By recognizing these patterns and behaviors, the couple was able to re-establish their own separate sense of identity. Taking the action of stepping back and respecting one another as independent individuals enabled them to start experiencing their excited and loving feelings for each other again. They were, once again, able to express genuine appreciation for each other's unique attributes.
Another deadening effect on a relationship results from falling into routine. One reason Valentine's Day tends to be so romantic is that we think outside the box and break our usual habits. Anything from going out to dinner to planning a short trip can enliven us. When we are open to new experiences, we resist the lure of doing what's familiar, therefore losing our spontaneity. Make sure to take time to engage in activities that make your partner happy. When we refuse to limit our partner's interests, and instead, are open to engaging in one of his or her favorite activities, we expand our world, rather than making it smaller. Plus, when we don't place unnecessary restrictions on one another, we are much less likely to grow resentful in our relationships.
Challenge Your Defenses
Everyone of us possesses certain psychological adaptations or "defenses" that may make us feel safe, but that often inhibit us from taking risks in our relationships. Our defenses were formed from a young age, as we adapted to any less than ideal interpersonal conditions of our childhood. For example, if we lived with emotionally erratic parents, we may have grown up feeling we can't trust people and warding off any close involvement. If we were raised with the feeling that we were never good enough, we may resist taking chances as adults or act on insecurities in our relationships.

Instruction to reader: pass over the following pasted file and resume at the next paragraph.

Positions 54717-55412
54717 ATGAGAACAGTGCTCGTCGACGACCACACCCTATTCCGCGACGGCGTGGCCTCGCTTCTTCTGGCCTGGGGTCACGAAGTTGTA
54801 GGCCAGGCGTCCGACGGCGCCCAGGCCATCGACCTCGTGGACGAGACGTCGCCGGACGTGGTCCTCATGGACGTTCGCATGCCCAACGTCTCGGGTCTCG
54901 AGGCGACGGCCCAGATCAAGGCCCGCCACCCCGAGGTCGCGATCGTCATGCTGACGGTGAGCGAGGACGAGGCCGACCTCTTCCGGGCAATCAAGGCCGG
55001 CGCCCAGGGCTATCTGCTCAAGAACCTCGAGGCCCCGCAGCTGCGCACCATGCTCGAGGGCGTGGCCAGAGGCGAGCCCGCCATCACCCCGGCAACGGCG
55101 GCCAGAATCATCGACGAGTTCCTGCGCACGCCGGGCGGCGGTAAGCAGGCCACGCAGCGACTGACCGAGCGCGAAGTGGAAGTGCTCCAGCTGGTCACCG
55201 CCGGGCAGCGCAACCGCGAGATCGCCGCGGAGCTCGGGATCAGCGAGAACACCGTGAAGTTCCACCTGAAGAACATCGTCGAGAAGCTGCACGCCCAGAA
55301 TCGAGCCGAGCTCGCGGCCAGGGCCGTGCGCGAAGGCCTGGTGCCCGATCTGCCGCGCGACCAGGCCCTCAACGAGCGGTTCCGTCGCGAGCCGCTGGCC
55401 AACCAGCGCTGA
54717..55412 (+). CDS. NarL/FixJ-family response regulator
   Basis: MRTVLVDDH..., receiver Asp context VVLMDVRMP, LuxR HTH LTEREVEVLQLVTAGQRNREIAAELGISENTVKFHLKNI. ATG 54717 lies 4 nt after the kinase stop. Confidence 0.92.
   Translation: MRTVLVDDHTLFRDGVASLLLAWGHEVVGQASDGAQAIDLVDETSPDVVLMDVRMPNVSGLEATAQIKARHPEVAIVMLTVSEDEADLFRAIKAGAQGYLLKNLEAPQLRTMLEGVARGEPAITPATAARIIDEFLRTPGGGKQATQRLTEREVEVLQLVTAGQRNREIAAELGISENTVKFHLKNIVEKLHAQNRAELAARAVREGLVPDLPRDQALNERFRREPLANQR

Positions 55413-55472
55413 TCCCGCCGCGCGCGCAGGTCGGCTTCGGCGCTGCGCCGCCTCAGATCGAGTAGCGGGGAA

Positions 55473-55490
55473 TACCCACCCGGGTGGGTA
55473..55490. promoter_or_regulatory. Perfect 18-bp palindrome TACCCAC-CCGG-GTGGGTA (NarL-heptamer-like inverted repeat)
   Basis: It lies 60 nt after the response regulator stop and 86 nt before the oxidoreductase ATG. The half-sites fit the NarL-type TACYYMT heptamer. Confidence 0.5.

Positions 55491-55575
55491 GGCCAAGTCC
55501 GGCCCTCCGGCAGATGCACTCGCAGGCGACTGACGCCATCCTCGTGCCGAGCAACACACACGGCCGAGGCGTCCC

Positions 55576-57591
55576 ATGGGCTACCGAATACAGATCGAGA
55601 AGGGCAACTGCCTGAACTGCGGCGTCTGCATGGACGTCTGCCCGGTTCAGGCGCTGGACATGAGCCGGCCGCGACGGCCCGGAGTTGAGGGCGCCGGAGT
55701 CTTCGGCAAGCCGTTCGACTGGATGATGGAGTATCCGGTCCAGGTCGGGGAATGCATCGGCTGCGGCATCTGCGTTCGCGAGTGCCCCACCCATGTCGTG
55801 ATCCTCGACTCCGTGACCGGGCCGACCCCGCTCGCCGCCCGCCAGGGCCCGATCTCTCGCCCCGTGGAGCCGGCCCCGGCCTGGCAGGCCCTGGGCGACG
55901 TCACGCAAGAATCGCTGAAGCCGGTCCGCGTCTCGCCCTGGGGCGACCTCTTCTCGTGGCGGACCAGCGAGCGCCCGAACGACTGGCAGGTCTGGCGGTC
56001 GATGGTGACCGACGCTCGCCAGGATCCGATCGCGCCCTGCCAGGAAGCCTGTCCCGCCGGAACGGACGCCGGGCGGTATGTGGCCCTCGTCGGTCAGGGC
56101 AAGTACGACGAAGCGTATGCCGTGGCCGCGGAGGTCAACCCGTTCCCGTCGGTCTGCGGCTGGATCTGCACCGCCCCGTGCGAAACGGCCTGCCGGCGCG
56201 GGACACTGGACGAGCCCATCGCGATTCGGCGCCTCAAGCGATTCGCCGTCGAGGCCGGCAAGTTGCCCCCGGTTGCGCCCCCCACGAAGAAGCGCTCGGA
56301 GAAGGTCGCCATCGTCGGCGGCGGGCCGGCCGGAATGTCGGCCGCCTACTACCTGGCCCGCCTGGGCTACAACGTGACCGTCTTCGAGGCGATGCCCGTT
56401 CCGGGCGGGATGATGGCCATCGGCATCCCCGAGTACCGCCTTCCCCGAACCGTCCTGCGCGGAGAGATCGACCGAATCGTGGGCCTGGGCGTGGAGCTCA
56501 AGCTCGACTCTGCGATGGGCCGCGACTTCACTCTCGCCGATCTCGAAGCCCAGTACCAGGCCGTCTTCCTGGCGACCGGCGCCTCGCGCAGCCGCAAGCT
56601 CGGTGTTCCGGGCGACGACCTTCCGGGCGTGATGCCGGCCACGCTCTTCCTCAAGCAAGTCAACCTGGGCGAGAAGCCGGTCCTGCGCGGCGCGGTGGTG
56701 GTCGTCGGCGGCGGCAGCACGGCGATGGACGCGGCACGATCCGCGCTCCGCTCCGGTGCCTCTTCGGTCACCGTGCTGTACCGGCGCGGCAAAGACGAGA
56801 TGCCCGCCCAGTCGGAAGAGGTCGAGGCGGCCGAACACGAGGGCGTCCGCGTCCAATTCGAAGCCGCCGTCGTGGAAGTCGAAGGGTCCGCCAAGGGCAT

As children, we often learn that wanting is bad. In adulthood, this may manifest in an intimate relationship by us not expressing what we want or need directly. It may make us tone down our behavior and not act excited to see our partner or shy away from sharing a close experience with them. When we learn to recognize our defensive adaptations that are negatively impacting our lives today, we can start to break from them. We can decide how we want to be in our relationship and set goals for ourselves. We can engage in acts that are loving without falling into old destructive patterns that hold us back from staying close to our partner.
Ironically, when we engage in loving acts, we are the ones who benefit most. We can't experience first-hand a person's feelings toward us. We can only experience our feelings for them. In January, psychologist Barbara Fredrickson released a new book titled Love 2.0: How Our Supreme Emotion Affects Everything We Feel, Think, Do, and Become. In the book, she defines love as a "micro-moment of positivity resonance," a feeling that can be felt in an instant and in an array of circumstances. She describes various scientific findings that support the mental and physical benefits of experiencing these moments, with love acting as a sort of "nutrient" contributing to one's well being.
When we think of love as a moment-to-moment state-of-being that lifts our spirits and lengthens our lives, it likely becomes our immediate goal to experience more of these moments. We can do this by taking actions in our own lives that are loving and avoiding those that are self-protective. This Valentine's Day, I encourage partners to decide what patterns, adaptations, or defenses they want to challenge in themselves in order to guarantee a more romantic year ahead. This is a gift your partner will really benefit from and, most importantly, that will help you develop your ability to love.
Read more from Dr. Lisa Firestone on Relationships at PsychAlive.org